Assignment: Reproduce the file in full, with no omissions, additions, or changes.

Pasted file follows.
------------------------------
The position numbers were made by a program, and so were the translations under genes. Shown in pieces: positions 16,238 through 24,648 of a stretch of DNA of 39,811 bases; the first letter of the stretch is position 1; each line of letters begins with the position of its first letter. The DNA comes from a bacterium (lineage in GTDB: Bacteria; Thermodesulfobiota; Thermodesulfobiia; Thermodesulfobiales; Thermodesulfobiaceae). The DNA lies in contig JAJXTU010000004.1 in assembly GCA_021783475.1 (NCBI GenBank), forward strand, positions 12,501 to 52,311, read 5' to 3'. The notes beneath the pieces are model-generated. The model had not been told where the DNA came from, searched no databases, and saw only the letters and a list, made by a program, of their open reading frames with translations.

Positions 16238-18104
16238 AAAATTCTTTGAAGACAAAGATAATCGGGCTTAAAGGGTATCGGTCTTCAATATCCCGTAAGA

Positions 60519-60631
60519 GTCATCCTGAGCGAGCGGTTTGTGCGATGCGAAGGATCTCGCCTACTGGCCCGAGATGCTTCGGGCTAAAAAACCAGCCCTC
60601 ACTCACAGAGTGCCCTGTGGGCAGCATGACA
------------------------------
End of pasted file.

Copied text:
The position numbers were made by a program, and so were the translations under genes. Shown in pieces: positions 16,238 through 24,648 of a stretch of DNA of 39,811 bases; the first letter of the stretch is position 1; each line of letters begins with the position of its first letter. The DNA comes from a bacterium (lineage in GTDB: Bacteria; Thermodesulfobiota; Thermodesulfobiia; Thermodesulfobiales; Thermodesulfobiaceae). The DNA lies in contig JAJXTU010000004.1 in assembly GCA_021783475.1 (NCBI GenBank), forward strand, positions 12,501 to 52,311, read 5' to 3'. The notes beneath the pieces are model-generated. The model had not been told where the DNA came from, searched no databases, and saw only the letters and a list, made by a program, of their open reading frames with translations.

Positions 16238-18104
16238 AAAATTCTTTGAAGACAAAGATAATCGGGCTTAAAGGGTATCGGTCTTCAATATCCCGTAAGA

Positions 60519-60631
60519 GTCATCCTGAGCGAGCGGTTTGTGCGATGCGAAGGATCTCGCCTACTGGCCCGAGATGCTTCGGGCTAAAAAACCAGCCCTC
60601 ACTCACAGAGTGCCCTGTGGGCAGCATGACA